Supreme Court & the 1st Amendment: Are Buffer Zones legal?

YellowLine-300x225On Wednesday, January 22,  the United States Supreme Court heard arguments about a 35 foot “Buffer Zone” around a Boston Planned Parenthood Clinic. The lead Plaintiff, Eleanor McCullen, an Operation Rescue Volunteer,  claim the “Buffer Zone violates her First Amendment rights.” She wants to counsel the patients going to the clinic to have legal procedures and finds it difficult with the buffer zone.

In 2000, a Colorado 8 foot ‘floating’ zone near abortion clinics was approved by the Supreme Court. Massachusetts followed Colorado’s lead and created a 6 foot buffer zone. In 2007 they expanded it to the present 35 feet. The two questions that the Supreme Court will be deciding are:

First, does the Massachusetts buffer zone law go too far, or is it permissible under the court’s 2000 ruling allowing some buffer zones?

Second, should the court reverse that 2000 decision entirely? The vote in that case was 6-to-3, with the majority ruling that in situations like those at abortion clinics, unwilling listeners have some right to be let alone.

Before we consider those questions, we should realize that there are other situations that have legal buffer zones to keep demonstrators away the people they aim to sway. For example, in New York State there can not politicking within 100 feet of the entrance of a polling facility.

Another example are funeral events. In the 2011 Supreme Court Snyder v Phelps case, they ruled “that speech on a public sidewalk, about a public issue, cannot be liable for a tort of emotional distress, even if the speech is found to be ‘outrageous’ ”.  Congress passed the SERVE Act in 2011, and amended it is 2012,  deals with military funerals. It permits demonstrations outside a buffer zone  500 feet from a military funeral event, and the residence of a surviving relative of the deceased. Many states, and some New York counties have similar laws with different buffer zone distances. New York State has a 300 foot buffer zone for all religious events. The Village of Penn Yan has a 1000 foot buffer zone for all funeral events, not just military funerals.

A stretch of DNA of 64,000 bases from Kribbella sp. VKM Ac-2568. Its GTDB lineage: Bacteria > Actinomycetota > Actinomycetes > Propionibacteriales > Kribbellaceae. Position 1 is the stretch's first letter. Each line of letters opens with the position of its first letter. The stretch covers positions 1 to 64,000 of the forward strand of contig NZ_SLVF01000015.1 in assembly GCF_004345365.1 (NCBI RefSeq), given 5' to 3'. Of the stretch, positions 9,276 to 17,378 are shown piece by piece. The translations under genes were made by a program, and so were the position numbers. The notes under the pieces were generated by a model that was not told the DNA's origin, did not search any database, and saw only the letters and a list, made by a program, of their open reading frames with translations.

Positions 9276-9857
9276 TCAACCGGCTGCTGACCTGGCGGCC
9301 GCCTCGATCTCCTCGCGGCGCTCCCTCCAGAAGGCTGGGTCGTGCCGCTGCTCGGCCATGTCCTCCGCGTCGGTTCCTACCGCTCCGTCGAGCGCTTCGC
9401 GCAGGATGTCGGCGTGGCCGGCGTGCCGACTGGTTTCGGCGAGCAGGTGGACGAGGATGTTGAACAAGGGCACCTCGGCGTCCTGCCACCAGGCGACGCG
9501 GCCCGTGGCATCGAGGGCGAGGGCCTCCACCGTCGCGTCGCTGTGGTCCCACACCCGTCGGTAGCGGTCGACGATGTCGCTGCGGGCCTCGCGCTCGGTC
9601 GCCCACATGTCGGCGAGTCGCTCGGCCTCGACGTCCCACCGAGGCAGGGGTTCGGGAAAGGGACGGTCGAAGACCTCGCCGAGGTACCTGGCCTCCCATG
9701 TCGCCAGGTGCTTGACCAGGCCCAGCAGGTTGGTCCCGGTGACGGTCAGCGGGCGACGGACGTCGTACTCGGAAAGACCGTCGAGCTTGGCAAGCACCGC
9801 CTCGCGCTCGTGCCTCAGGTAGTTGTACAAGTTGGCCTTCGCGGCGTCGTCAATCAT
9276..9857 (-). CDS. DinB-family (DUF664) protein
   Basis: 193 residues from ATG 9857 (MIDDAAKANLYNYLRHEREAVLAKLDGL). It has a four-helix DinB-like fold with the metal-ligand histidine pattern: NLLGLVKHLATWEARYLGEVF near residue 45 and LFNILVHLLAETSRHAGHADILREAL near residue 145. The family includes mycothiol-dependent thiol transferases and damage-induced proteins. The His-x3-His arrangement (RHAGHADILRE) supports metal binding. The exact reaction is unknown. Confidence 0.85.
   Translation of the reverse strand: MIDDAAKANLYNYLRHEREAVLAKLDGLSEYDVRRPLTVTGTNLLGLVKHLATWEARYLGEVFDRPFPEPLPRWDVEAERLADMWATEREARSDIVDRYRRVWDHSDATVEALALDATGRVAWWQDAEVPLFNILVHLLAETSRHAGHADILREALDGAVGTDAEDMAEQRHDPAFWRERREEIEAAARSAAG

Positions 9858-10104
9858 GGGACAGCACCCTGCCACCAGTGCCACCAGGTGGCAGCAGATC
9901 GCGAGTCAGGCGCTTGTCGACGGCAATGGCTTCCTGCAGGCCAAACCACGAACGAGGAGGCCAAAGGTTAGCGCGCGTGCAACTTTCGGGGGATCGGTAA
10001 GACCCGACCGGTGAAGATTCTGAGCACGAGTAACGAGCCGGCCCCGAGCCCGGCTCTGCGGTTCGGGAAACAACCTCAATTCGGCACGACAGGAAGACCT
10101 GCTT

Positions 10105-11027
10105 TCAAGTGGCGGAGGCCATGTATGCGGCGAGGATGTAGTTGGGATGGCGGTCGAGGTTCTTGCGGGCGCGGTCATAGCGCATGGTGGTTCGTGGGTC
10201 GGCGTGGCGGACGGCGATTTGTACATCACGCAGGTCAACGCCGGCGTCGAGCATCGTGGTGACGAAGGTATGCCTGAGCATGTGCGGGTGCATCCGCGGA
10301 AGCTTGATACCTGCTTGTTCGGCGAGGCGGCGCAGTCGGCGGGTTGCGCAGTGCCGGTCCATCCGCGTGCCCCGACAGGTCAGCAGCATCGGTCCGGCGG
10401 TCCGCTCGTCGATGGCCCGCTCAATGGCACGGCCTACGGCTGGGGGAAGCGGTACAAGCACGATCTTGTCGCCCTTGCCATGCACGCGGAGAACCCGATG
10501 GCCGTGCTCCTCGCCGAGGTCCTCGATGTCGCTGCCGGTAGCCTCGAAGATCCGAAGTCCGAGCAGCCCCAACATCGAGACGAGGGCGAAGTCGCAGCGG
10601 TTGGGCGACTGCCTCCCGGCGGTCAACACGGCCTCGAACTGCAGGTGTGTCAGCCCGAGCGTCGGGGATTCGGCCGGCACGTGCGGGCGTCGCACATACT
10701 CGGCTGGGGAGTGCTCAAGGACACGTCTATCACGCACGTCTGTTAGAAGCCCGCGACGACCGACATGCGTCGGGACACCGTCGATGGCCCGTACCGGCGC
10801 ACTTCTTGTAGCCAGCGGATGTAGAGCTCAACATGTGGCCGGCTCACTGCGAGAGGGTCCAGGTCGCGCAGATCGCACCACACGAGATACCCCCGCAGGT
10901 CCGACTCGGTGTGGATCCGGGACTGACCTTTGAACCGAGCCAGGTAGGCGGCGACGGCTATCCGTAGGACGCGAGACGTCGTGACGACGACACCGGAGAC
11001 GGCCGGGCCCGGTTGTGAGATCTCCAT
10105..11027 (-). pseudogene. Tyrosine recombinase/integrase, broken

The 2000 Colorado abortion clinic ruling was a 6-3 vote. The Supreme Court is now more conservative than in 2000. It is possible that they will do away with  buffer zones entirely. Justice Scalia, a conservative and not a friend of the pro-choice movement, was  one of the three dissenting votes in 2000. He supported a strong first amendment by saying, “our longstanding commitment to uninhibited, robust and wide-open debate is miraculously replaced by the power of the state to protect an unheard of right to be let alone on the public streets.”

If the Supreme Court follows Scalia’s First Amendment  view, and the buffer zones are eliminated, then Planned Parenthood patients do not have the right to be left alone on public sidewalks. The grieving family and friends of a fallen hero, as well as voters should be treated the same way.

If they decide there can be buffer zones, what parameters will be placed on them?  Will the distance for abortion clinics, funerals, and voting be the same? If not there should be legal grounds backing their decision.

The Supreme Court’s decision is planned to be announced this summer.

About pystew

Retired Teacher, political science geek, village trustee. I lean a little left, but like a good political discussion. My blog, the New NY 23rd (http://newny23rd) is about discussing the issues facing the people of our new congressional district. Let's hear all sides of the issues, not just what the candidates want us to hear.
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2 Responses to Supreme Court & the 1st Amendment: Are Buffer Zones legal?

  1. whungerford says:

    People can accost you on the street to bend your unwilling ear, but a right to be let alone on the public streets is unheard of?


  2. Anne says:

    I’m pretty sure I have the right not to have to listen to their nonsense.


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